The author is focusing on minors who seem like good kids but cause trouble in society. The audience who are teachers themselves may sympathize with the college professor who recently died. By focusing on blame helps the author persuade the audience, in convincing them that juveniles are dangerous and out of control.
Juveniles are tried at a young age for their crime, for example, “ Lionel Tate-who was twelve when he savagely beat to death a six-year-old girl- … was imitating his World Wrestling Federation heros when he pummeled his playmate…” (Lundstrom 45). The author is able to use pathos to their advantage, once they mantion the little girl being likked by someone who is older than herself. By making this claim the author is able to prove their point of juveniles being dangerous because of the crime they committed and convince the audience.
By focusing on logos and pathos rhetoric helps the author, Lunderstrom convince her audience and use her data to her advantage to make a convincing proposal; which is having juvenile revise their sentence without parole. The author claims that, “ … politicians and prosecutor press for hard-line stands against youthful offenders-nearly every state has moved to make it easier to charge kids as adult-juvenile crime is way down” (Lundstrom 46).
As a result of charging juveniles as adults lead to a decrease in crime. The author uses logos to persuade the audience logicly by claiming the imprisonment of juveniles leads to a change in crime rate. The author does use pathos to convince the audience emotionally but logos as well to logicly convince the audience by using data gathered throughout the year.
Lundstrom mentions the change of muder rates after the imprisonment of juveniles which, “… fell 68 perccent from 1993 to 1999, hitting its lowest level since 1996, according to the Justice Department. The juvenile arrest rate for violent crime overall fell 36 percent from 1994 to 1999” (Lundstrom 46). The author uses logos to reach her goal of having juveniles be sentenced without parole. By imprisoned juveniles the death rates have gone down drastically and make a difference in society which helps persuade the audience.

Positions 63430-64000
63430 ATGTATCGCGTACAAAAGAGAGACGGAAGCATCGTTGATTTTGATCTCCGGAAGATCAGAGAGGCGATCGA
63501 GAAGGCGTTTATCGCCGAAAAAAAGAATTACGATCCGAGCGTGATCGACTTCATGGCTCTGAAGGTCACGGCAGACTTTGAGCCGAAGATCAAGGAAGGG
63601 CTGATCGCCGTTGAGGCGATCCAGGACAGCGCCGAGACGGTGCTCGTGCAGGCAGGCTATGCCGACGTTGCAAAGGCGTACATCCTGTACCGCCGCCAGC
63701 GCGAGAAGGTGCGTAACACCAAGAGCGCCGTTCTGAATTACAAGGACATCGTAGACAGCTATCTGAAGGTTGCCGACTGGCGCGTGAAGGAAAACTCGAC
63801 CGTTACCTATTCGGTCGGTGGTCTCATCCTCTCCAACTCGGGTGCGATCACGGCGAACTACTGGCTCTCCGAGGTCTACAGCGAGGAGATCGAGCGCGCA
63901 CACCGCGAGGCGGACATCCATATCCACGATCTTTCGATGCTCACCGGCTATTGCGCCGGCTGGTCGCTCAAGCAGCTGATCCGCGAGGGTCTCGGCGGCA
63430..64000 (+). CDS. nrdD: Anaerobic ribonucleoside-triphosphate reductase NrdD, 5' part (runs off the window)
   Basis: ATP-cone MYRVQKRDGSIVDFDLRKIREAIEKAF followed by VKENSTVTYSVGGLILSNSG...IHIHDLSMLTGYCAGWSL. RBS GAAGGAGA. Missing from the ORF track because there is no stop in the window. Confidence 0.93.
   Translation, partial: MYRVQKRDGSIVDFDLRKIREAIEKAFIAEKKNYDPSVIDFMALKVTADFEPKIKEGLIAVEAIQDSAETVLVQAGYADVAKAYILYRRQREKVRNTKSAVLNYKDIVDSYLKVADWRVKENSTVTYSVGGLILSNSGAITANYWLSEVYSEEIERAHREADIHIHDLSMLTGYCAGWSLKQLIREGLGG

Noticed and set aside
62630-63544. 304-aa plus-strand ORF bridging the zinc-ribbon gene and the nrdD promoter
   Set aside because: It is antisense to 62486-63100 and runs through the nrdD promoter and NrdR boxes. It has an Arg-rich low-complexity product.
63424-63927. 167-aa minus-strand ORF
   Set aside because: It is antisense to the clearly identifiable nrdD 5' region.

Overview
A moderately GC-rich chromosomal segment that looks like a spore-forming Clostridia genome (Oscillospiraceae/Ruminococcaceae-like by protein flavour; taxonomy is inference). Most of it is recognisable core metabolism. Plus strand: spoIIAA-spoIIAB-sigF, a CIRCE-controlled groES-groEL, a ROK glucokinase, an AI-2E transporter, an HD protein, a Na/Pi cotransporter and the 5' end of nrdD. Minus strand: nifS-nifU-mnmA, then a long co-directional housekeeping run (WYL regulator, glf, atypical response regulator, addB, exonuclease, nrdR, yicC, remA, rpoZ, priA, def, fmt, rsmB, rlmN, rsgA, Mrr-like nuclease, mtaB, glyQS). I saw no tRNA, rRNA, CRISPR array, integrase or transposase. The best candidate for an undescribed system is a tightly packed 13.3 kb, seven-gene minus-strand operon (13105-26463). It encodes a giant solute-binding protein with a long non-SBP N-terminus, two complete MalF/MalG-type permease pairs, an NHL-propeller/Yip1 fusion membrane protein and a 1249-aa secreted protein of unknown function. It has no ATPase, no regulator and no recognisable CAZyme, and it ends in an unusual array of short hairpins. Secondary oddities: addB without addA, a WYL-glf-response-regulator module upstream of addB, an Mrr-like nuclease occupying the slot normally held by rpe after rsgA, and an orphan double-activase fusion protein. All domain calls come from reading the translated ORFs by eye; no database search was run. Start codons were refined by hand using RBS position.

Deliberative rhetoric and logic is constantly being referred to in the article, “Startling Find on Teenage Brains,” by Paul Thompson. He focuses on making a change for juveniles in hopes of a better future. Logic is shown to convince and persuade the audience that there is a difference in a childs’ mind compared to the mind of an adult. The article suggests a change and strives for a change in the juvenile justice system. The young boy Nathanial Brazill is being charged for second degree murder in attempt of killing his middle-school teacher.
The court did not try Brazill as an adult because his, “immaturity was evident throughout the incident … his subsequent inability to give a reason for doing so, to the various quizzical looks that came across his face as the verdicts were read” (Thompson 47). The court uses logic to make the best possible choice to sentence the juvenile.
The author uses this quote to his advantage because he focuses on this quote to prove his point that juveniles are not mature enough to serve a life sentence without parole. Research conducted by Thompson at the University of California, Los Angeles, claims, “our thinking and emotions, is purged at a rate of 1 percent to 2 percent a year… their frontal lobes, which inhibit our violent passion, rach actions, and regulate our emotion, are vastly immature through the teenage years” (Thompson 47).
By adding data gathered through research, it helps the author’s credibility as well as his logos rhetoric. Thompson’s data research helps the readers understand the difference between a teenager’s brain compared to when they become mature adults.